Shimla is built across a range of hills and connecting ridges. This imparts a distinct identity to the different quarters. The principal hills are Jakko, Prospect Hill, Observatory Hill, Elysium Hill and Summer Hill. But most of the houses and major buildings are concentrated on and around the Ridge, the outstanding feature of the town, which runs east to west in a crescent from Jakko Hill and Chota Shimla to Prospect Hill and Boileauganj. Spectacular views can be obtained to the north: rows of snow-capped mountain peaks disappearing in the distance. To the south are the Kasauli Hills and the valley of the Sutlej.
The town is dominated by the silhouette of Christ Church, which can be seen on the skyline for miles around. Designed by Colonel J. T. Boileau, it was commenced in September 1844, consecrated in January 1857 and subsequently extended. The porch was added in 1873. The clock was donated by Colonel Dumbleton in 1860. The five stained-glass windows depict Faith, Hope, Charity, Fortitude, and Patience and Humility. No trace now remains of the frescoes around the chancel window designed by John Lockwood Kipling. The church was never large enough for the seasonal influx of Europeans. In 1860 the vicar berated the ladies in the congregation because their crinolines occupied so much space at the expense of other worshippers. Note the interesting brasses and plaques.
Another building that mirrors the colonial influence is the Library that was built in the year 1910. It was designed by James Ransome with half-timbered gables. The original external staircase has been removed. Around the open space on the ridge are the bandstand and Mahatma Gandhi's statue. To the north, the highest peak in the vicinity is Shali, 9,400 feet, with Elysium Hill in the foreground. Between the Library and Church is the most direct path to Jakko hills, where there is the well-known Monkey Temple.
The main road descends to Chota Shimla passing the Barnes Court. It is a large rambling building with half-timbered gables and was once the residence of the Lieutenant-Governor. Lord Napier of Magdala, Sir Colin Campbell and Sir Hugh Rose resided here once upon a time. John Lockwood Kipling added a Moorish-style ballroom. Today it serves as the offices of the State secretariat. The General Post Office, built in 1886 AD, has been carved out of a fine range of timber. It is built in the style, known as, Wild West Swiss.
The main road of Shimla that runs westwards is dominated by the spires and turrets of Gorton Castle, a gaunt, romantic pile designed by Sir Samuel Swinton Jacob for the Civil Secretariat but considerably modified during its construction by Major H. F. Chesney. By the entrance of Gorton Castle a road to the left leads to the Railway Station. Another to the right goes to Annandale.
The Viceregal Lodge is used as an Institute of Advanced Study. It was built for the Viceroy Lord Duffenn, who himself suggested the plan and interfered at every stage. Designed by Henry Irwin and Captain H. H. Cole, with F, B. Hebbert and Hon. L. M. St Clair as executive engineers, it was completed in 1888 in a gaunt Elizabethan style in light-blue limestone dressed with light-grey sandstone. The site was entirely appropriate for the Lords of the Indian Empire as the hill is a natural watershed, with water flowing down to the Sutlej River and on to the Arabian Sea on one side and on the other into the Yamuna and out into the Bay of Bengal.
The Viceregal Lodge resembles an English country house or Scottish sanatorium, but the garden enjoys spectacular views of the Himalayas. Externally, it is dominated by a high central tower containing the water tanks and an octagonal corner bay crowned by a cupola. Internally, there is a fine entrance hall and staircase and a huge central gallery executed in teak. At ground-floor level is the State Ballroom and State Dining-Room, the latter enriched with teak panelling which once carried the armorial bearings of the Indian Governor-Generals and Viceroys. Only the inscriptions now remain. The original furniture is by Maples. The mirrors over the chimney pieces come from King Thebaw's palace at Mandalay. In a small room at first floor level the treaty leading to Indian Independence was signed by Lord Mountbatten, Jawaharlal Nehru and the Indian nationalists.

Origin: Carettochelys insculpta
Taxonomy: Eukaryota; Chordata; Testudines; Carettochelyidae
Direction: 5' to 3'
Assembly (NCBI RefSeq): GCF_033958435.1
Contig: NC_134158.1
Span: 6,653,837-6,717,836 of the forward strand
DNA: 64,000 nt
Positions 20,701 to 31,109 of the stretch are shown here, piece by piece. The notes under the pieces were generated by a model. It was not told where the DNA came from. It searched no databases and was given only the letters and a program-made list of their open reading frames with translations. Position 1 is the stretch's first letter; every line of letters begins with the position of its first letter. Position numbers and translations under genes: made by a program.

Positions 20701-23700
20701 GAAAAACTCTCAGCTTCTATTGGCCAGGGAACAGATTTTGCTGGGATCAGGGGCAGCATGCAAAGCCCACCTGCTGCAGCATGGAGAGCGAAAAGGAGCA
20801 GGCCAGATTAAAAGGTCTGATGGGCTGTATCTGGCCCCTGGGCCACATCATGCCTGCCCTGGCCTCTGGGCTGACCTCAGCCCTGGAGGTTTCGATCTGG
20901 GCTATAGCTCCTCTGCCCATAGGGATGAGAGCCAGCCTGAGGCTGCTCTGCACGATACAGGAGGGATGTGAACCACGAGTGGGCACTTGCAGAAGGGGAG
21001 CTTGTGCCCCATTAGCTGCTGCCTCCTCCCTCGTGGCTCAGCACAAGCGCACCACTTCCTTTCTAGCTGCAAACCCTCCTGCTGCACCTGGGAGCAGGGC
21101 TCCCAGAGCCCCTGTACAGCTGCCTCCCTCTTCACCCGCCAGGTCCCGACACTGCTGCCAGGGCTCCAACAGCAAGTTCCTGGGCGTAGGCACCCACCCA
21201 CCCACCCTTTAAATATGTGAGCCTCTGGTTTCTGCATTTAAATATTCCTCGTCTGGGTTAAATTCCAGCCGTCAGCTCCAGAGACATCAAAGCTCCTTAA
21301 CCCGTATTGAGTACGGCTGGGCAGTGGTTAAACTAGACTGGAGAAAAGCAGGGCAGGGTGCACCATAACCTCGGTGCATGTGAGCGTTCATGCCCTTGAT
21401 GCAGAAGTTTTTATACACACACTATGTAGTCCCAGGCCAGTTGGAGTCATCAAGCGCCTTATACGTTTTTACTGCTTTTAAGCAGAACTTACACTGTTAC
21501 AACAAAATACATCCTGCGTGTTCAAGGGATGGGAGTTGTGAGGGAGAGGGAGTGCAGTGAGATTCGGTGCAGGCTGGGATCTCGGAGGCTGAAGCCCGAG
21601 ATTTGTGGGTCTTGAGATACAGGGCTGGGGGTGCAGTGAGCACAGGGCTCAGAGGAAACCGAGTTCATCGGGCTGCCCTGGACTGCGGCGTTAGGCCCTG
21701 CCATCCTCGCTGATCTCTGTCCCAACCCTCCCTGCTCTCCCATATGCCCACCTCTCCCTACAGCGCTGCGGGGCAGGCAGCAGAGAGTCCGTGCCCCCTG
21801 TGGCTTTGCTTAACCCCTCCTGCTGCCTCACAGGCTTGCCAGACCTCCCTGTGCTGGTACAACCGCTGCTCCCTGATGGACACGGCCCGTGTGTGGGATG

In the garden area is an inscribed bronze plate indicating the names of the distant peaks, a sundial and other memorabilia. The outbuildings, including the nursery and gate lodge, are also of interest. The little Chapel of All Saints (1885) lies within the compound as well.
From Viceregal Lodge, the upper road leads to Summer Hill, the lower to Boileauganj. From Summer Hill there is a precipitous path down to Chadwick Falls.
From Boileauganj the Mall leads back to the centre of Shimla. Besides these the monuments of Shimla also include the Roman Catholic Church of St Michael and St Joseph, a Gothic building completed in 1900 AD by the addition of a steeple and belfry. There is some good stained glass. Nearby are the District Courts and St Thomas's School. This leads back to the Telegraph Office, with its prominent clock.
The principal mosque, the Sandagaron Ki Masjid, was built in 1910 AD. It is an undistinguished building in Middle Bazaar. On the other hand, St Crispin's Church (1920) is here, just like an English village church, built to commemorate the fallen of the First World War, with fine stained-glass memorial windows. The Retreat nearby was once the residence of Sir William Henry, the Commissioner of the Hill States. Often it was rented to the Commander-in-Chief as a refuge.
The monuments of Shimla thus are a curios mix of religious and historical buildings. However, what remains common between these two types of monuments is their idiom; both have been built by following the colonial architectural style.
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